One of the most anticipated images from the James Webb Space Telescope has been released.

The Webb telescope looked into the heart of the Eagle Nebula, located 6,500 light-years away, thus managing to capture one of the most famous cosmic structures known as the Pillars of Creation.

Cutting through a cosmic cloud like giant fingers, the Pillars of Creation first came into focus when the Hubble Space Telescope, just five years into its mission, photographed the region in 1995. The structures were unlike anything seen before until then. Majestic clouds of dust and gas glowing and stretching for many light-years in space.

The Pillars of Creation as we have never seen them before

Now Webb, the most sensitive telescope in human history, has given us the most detailed picture yet of these spectacular cosmic structures, reports Science Alert.

Astronomers have been waiting for some time to get Webb images of the Pillars of Creation, not just for their boundless beauty, but also for the activity they hide. The structures are what scientists call stellar nurseries, clumps of dust in nebulae where stars are born. Such events occur when dust collapses and begins to accumulate more material from the cloud around it.

Once a star grows large enough, its winds and radiation blow away the surrounding dust. At least that’s what the theory says, those early stages of star formation being literally hidden from our eyes.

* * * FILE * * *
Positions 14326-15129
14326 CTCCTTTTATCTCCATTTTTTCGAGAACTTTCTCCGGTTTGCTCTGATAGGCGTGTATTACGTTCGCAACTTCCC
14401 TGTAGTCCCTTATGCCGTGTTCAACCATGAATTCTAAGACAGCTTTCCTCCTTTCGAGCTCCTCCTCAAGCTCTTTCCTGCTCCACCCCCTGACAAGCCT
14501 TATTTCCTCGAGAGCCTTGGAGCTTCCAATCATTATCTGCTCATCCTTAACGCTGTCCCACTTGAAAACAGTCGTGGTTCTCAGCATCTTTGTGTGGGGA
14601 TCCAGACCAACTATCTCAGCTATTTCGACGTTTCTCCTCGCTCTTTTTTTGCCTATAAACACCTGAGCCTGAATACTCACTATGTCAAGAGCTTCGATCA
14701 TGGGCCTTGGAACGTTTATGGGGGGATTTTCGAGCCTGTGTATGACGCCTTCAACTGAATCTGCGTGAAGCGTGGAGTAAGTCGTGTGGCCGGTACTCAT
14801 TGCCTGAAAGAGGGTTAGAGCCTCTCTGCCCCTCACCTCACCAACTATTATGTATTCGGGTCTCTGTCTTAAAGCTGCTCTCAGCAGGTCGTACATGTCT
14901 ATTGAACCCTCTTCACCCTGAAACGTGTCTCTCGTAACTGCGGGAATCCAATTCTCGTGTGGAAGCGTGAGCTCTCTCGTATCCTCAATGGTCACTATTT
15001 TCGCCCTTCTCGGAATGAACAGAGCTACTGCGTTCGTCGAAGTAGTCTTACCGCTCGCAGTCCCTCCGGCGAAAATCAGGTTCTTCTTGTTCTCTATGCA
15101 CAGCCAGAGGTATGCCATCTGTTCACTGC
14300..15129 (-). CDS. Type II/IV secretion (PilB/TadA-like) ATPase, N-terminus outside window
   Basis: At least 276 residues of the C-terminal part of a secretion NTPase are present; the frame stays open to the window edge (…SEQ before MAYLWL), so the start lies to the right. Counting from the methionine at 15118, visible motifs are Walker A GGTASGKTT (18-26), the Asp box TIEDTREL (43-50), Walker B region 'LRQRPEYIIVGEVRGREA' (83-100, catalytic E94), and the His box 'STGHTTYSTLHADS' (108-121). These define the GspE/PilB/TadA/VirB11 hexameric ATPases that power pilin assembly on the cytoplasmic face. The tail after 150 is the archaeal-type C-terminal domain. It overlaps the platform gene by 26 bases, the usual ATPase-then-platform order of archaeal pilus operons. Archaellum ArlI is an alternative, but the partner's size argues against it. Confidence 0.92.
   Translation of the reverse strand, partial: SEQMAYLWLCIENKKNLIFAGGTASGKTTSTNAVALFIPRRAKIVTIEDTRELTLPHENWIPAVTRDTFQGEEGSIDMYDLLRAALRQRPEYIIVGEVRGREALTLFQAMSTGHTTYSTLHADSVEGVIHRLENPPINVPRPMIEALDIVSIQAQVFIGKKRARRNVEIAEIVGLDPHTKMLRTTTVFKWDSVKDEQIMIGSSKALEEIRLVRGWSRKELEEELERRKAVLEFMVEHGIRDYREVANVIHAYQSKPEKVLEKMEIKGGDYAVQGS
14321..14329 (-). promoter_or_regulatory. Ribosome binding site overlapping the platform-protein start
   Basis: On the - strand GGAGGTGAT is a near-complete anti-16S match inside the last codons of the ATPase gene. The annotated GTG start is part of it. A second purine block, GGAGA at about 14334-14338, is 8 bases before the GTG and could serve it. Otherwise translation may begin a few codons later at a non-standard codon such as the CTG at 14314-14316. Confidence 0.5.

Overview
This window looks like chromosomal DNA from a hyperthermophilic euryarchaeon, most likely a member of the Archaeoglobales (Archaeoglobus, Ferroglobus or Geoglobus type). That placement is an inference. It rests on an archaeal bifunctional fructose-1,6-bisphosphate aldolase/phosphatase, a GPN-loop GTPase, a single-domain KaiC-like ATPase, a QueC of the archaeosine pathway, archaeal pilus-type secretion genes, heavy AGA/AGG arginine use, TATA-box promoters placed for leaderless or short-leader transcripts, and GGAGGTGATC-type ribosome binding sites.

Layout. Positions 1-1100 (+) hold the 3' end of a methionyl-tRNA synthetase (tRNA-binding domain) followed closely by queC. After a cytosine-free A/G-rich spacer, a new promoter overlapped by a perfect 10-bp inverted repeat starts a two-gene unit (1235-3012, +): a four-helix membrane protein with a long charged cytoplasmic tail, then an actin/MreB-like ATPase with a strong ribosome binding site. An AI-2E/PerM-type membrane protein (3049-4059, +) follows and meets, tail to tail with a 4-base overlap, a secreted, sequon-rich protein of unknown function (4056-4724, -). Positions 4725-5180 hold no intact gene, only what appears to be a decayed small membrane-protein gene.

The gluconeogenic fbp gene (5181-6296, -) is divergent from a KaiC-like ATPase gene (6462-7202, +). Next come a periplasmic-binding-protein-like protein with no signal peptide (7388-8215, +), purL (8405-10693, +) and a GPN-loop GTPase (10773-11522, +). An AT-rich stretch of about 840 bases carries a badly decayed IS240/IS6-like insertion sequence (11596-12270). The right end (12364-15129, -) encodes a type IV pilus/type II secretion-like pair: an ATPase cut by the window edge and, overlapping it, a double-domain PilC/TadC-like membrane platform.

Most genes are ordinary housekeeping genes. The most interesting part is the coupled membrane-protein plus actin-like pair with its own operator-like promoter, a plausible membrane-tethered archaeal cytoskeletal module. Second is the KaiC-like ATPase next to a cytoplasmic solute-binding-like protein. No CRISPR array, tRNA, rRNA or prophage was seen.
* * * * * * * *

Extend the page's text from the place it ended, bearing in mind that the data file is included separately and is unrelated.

What are the reddish regions at the tops of the Pillars?

Our best chance to learn more is to analyze the infrared light escaping from the cosmic structure. Mankind has seen the Pillars of Creation in infrared before. NASA’s Spitzer Space Telescope caught them in 2007, and the European Space Agency’s (ESA’s) Herschel Space Observatory gave us an infrared view of the Eagle Nebula in 2012. Even the Hubble Space Telescope photographed them in 2014.

However, the Webb Telescope is far more powerful than any of these instruments, and its image of the Pillars of Creation reveals new details. For example, the reddish regions at the tips of the Pillars are evidence of young stars that are in the process of dispersing the surrounding dust.

A cosmic spectacle that leaves us speechless

So scientists will be able to use this new image to conduct more precise research with star formation in thick clouds, a process that has always been extremely difficult to study.

As for the rest of the viewers, the new image from the Webb Telescope reveals a cosmic spectacle that leaves us speechless and reminds us just how beautiful the Universe is.

High resolution images of Pillars of Creation can be downloaded from HERE.

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